Everything You Never Knew You Wanted to Know About Berlin
If you don´t know Tempelherrenstrasse in Kreuzberg 10961 then I can only say: “Why?!”
This might be the prettiest street this borough has to offer – and I am not saying I am right but you do know I am, don´t you? Even now, when it´s so grey and flat outside that one begins to wish somebody gave reality a run with some Photoshop tweaking, Tempelherrenstrasse keeps exuding its magic.
The street is rather short. With its 250 metres it looks like a dwarf next to the Goliath of the almost 2-kilometre-long Urbanstrasse. But in terms of architecture the stretch between Blücherstrasse/Urbanstrasse and Carl-Herz-Ufer is a gem.
Even though quite many of the buildings disappeared during the last war, the air of old Berlin – much quieter and slower – is still there. Not even the 1950s troll-of-a-house on the corner of Tempelherrenstrasse and Joahnniterstrasse can spoil that. At the back of that house, by the way, you will find one of the nicest small garages in Kreuzberg – your little car will be kindly serviced in a place that looks like a film set for one of the funny-but-intellectual Czechoslovakian films from the 1950s.
In 1868 the street, until then known as Strasse Nr. 3, Abt. II des Bebauungsbplanes, was named after the Knights Templar or the Templars as they were also called (you will find the mention of the order on this blog in the post devoted to Johannistisch). The inspiration for it, just as in the case of Johnniterstrasse, was the Order of St John – the original owners of the land between today´s Landwehrkanal and the southern edges of today´s Tempelhof.
That included every piece of soil around today´s Heiliger Kreuz Kirche and the spot where the famous Johannistisch used to be. By the way, Johanniterstrasse crosses Tempelherrenstrasse more less in its middle thus forming, surprise, a cross.“St. Anthony´s” or “Advent Cross” if you ignore Wilmsstrasse as the extension of Johanniter – but a cross nevertheless. That´s Kreuzberg for you: profound symbolism next to every Hundehaufen.
Of course, Tempelherrenstrasse is at its most enchanting on summer evenings when at dusk the gas lamps are already on. But it pays to go and see it every other season, as well. In winter lack of foliage means you can have a proper look at, for instance, the five houses forming the so called Denkmalgeschutztes Ensemble Tempelherrenstrasse. The houses from No. 2 to 5 are all heritage listed buildings – unique and protected by law.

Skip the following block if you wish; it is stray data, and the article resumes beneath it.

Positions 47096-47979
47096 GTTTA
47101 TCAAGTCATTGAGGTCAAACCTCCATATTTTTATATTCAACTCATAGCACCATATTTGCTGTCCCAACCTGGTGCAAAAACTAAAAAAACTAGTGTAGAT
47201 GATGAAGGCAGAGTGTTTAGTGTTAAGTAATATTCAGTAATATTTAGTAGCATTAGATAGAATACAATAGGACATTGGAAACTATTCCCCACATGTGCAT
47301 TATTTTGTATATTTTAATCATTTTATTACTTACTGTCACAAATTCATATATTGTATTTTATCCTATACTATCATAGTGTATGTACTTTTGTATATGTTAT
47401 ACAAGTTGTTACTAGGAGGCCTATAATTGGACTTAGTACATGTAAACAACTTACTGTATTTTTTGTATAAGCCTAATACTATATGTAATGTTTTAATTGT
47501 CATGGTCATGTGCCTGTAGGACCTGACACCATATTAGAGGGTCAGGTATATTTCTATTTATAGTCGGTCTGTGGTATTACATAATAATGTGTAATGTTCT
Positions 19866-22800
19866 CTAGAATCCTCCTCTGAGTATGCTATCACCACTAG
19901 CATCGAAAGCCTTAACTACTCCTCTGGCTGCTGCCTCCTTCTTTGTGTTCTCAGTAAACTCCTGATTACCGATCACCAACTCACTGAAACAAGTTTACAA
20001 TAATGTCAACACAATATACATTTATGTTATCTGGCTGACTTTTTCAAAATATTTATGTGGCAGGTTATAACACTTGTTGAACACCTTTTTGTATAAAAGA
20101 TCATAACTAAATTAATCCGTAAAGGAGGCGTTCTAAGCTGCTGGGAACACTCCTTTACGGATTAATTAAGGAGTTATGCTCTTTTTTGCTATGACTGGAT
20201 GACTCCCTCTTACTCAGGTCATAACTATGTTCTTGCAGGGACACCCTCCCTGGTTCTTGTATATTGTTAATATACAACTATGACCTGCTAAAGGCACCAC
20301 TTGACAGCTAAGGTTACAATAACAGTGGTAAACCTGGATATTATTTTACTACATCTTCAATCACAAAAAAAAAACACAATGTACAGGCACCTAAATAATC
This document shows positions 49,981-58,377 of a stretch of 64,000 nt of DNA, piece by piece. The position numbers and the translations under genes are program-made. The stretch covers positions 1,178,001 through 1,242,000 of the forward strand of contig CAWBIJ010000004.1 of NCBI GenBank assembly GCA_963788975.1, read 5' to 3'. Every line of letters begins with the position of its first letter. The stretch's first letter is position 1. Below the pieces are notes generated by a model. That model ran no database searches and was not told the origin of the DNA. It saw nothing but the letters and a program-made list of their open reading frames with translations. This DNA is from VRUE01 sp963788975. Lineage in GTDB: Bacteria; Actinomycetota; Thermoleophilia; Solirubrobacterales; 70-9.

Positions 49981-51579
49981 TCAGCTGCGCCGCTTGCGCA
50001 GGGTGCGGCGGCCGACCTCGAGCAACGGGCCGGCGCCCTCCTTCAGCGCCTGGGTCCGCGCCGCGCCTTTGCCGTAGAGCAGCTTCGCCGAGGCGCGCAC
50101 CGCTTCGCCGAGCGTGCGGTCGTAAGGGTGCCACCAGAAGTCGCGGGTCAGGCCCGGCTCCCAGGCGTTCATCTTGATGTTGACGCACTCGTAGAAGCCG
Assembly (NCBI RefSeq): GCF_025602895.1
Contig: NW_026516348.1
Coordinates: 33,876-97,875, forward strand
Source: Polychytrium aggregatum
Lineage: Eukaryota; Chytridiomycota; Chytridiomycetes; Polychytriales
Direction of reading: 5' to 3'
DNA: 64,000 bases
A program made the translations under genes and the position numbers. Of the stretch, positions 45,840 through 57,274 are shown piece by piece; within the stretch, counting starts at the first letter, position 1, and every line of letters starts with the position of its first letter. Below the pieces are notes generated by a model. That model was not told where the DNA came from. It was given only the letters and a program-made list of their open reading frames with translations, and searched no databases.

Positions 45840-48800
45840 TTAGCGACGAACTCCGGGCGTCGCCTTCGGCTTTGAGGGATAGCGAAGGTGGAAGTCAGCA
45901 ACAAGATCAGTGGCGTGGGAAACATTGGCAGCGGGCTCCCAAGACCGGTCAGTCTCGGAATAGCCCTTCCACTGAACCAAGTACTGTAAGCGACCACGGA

Tempelherrenstrasse No. 2, the oldest of them all, was built in 1881 by Hermann Pape. No. 3 – beautifully renovated only three years ago and as such unaffordable in terms of property-through-tenancy – owes its singular charm to W. Rohrschneider. The house next door, No. 4, was designed by W. Dräger and its neighbour, No. 5 with its rather unusual shade of blue and fantastic red ivy all over it, by Friedrich and Daniel Sittel.
And last but not least: in Tempelherrenstrasse almost on the corner of Carl-Herz-Ufer I found my only original ICGA or Imperial-Continental-Gas-Association gas street-lamp so far (ICGA operated right across the canal from here, where Prinzenbad is today). I have been searching for them high and low (sometimes literally for you have to bend a lot to read inscriptions) till one day walking back home from the Landwehrkanal, looking with disgust at all the dog turds lining my way, lo and behold!, next to one medium-sized specimen there it was. The lamp-post from The Past.
I guess it´s right what the creative crowd say: if you keep your eyes open, even a piece of shite can be an inspiration.